Nor did the general approve of Shaiq's attire. Most officials favored traditional Arab garb. They covered their heads with the keffiyeh and their bodies with the long, white thawb, or robe. Or in his case a military uniform. Shaiq instead wore a Brioni suit — pure Escorial jet black. Jari recognized it because once an enterprising American reporter named Julie ("Jules") Meredith had photographed Shaiq wearing the exact same attire, then published a story in The New York Journal-World on his sartorial self-indulgence. The reporter identified each article of clothing and each piece of jewelry. She had then added up the dollar value of Shaiq's ensemble. The total came to over $871,000. When Jules Meredith told the prince the cost of his couture, then asked if such extravagance was not unseemly in the face of so much poverty in the Islamic world, Shaiq was disdainfully defiant.
"I see myself as an exemplar of excellence, a role model for the masses, a standard of conduct and behavior, which, if they were wise, they would strive to emulate. I therefore do not hold myself to your bourgeois rules and protocols."
"But should you flaunt your wealth so blatantly when your people live lives of such deprivation?" Jules Meredith asked.
"If the wretched of earth wish finer apparel, they should work harder."
"Is that how you came to own a limo plated in twenty-four-karat gold? Hard work and rugged individualism?"
"I own three. Why? Is something wrong with that?"
"Isn't such ostentation in poor taste?"
"Not at all. I deserve no less."
The ambassador then treated the reporter to his most scintillating smile and gales of derisive laughter.
Still the article had smarted. The ambassador had once told General Jari it had inspired him to buy a plurality interest in The New York Journal-World. At the very least, he could exert some control over "that Meredith bitch," as he had referred to her.
"If I have my way," Shaiq had later told the general, "I'll make her life a living hell."
Reaching across the table for the coffee service, the suit's silk sleeve slid up Shaiq's wrist, and Jari glimpsed the platinum Rolex Oyster Perpetual with emerald-cut diamonds beneath the French cuff. Its gold links glittered with nine-carat diamonds.
How many child-slaves died in Sierra Leone's bloody mines, harvesting those stones? Jari wondered. How many underage sweatshop laborers did it take to stitch those clothes?
Now Shaiq was pouring coffee out of the sterling silver carafe into a white china cup, to which he added cream and four teaspoons of sugar. Putting it to his mouth, he winced. Unable to imbibe the strong bitter Pakistani brew, he added more cream and sugar.
The man drinks his coffee like a ... girl.
The general finally forced himself to make eye contact. He was sorry he had. The aquiline nose, regal as Caesar's, was framed by eyes so brilliantly blue Jari wondered who his real father was — or whether the effete Shaiq wore tinted contacts. Jari doubted Shaiq was of Arab extraction. Shaiq's skin was too pale, soft, and smooth — as unlined as a baby's. His high, wide cheekbones were a worthy testament to the high-priced cosmetic surgeons who had labored so assiduously to make him look like a Western film star. In Jari's eyes, Shaiq was a disgrace to Dar al-Islam.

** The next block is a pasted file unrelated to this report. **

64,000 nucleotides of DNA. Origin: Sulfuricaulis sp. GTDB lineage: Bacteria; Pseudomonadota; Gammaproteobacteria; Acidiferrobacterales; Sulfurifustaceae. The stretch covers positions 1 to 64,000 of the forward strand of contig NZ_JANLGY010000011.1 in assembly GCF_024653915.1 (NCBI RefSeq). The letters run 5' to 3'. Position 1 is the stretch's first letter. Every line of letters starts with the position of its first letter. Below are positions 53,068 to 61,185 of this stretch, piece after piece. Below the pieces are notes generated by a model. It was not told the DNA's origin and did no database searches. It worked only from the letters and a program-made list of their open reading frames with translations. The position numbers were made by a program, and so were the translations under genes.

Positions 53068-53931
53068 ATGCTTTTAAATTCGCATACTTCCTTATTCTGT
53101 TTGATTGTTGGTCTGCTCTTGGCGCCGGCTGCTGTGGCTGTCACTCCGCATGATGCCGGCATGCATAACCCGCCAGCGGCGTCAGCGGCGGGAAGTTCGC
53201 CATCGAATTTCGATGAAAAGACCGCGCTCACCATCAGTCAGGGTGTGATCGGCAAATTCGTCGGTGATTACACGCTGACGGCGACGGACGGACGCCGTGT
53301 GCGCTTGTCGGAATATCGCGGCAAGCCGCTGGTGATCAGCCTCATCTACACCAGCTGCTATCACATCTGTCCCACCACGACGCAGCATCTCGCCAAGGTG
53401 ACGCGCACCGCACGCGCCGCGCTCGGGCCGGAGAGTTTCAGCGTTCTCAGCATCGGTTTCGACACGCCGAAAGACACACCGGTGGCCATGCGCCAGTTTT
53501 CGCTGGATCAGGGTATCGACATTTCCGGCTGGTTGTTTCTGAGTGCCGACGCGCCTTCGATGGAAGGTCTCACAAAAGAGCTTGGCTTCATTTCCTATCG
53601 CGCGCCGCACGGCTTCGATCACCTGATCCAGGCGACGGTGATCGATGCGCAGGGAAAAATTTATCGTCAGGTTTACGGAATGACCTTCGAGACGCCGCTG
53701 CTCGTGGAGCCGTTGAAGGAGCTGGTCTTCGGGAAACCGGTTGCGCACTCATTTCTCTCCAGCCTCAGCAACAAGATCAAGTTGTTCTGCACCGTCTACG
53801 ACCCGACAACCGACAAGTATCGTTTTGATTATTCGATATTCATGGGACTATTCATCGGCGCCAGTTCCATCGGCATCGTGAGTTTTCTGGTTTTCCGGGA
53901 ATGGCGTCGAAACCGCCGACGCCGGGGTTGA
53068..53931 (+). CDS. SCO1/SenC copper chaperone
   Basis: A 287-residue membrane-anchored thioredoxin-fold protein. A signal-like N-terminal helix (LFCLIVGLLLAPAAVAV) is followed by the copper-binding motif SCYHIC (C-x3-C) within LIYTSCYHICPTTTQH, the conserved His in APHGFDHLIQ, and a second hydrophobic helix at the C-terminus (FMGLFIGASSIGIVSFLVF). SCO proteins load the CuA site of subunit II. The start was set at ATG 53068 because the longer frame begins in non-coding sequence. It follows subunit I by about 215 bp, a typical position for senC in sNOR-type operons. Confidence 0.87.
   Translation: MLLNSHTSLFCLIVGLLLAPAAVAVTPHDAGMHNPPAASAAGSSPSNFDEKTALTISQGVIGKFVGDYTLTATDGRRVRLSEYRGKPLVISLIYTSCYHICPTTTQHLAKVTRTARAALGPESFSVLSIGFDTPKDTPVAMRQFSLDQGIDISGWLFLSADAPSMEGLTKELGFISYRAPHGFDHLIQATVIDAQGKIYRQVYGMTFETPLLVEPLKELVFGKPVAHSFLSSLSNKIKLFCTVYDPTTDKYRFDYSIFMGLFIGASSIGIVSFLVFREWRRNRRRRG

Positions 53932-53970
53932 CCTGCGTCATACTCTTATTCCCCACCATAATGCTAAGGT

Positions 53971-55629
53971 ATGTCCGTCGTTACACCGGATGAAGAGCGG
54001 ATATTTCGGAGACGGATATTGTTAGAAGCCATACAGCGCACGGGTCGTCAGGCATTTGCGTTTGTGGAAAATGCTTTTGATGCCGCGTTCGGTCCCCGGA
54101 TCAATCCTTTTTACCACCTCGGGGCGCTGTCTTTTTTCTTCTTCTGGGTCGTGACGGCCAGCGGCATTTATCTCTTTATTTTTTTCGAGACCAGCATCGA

"Cell phones?" Jari asked.
"Thanks for reminding me, old friend," Shaiq said with a pleasant smile. "I forgot."
Pulling out his Samsung Galaxy 5000, he was unable to find either the sim card or the battery, let alone remove them.
Jari removed the Samsung from Shaiq's fumbling hands. He quickly unclamped and unscrewed the inside lid, then extracted the battery and sim card for him.
"As you know," Jari said, "America's intelligence and law enforcement agencies can activate these smartphones and convert them to microphones. They've been monitoring any conversation they choose, and this is definitely one they would seek to audit."
The Saudi minister gave him a dazzlingly capped grin and three soft claps. "Bravo, mon général."
Again, Jari inwardly cringed.
Still Shaiq was indispensable to the general's plans. The former minister of Saudi intelligence, current ambassador to Washington, and the Saudi king's envoy to the United States government, Shaiq was the most politically powerful man in the kingdom, as well as its wealthiest. He was also Pakistan's most important personal ally and its most loyal fundraiser. In the United States he was just as formidable. He owned almost half of The New York Journal-World — the most prestigious newspaper on the face of the earth, in print and on the Internet — and large pieces of two major cable news networks. His critics complained he'd bought off and silenced the American news media.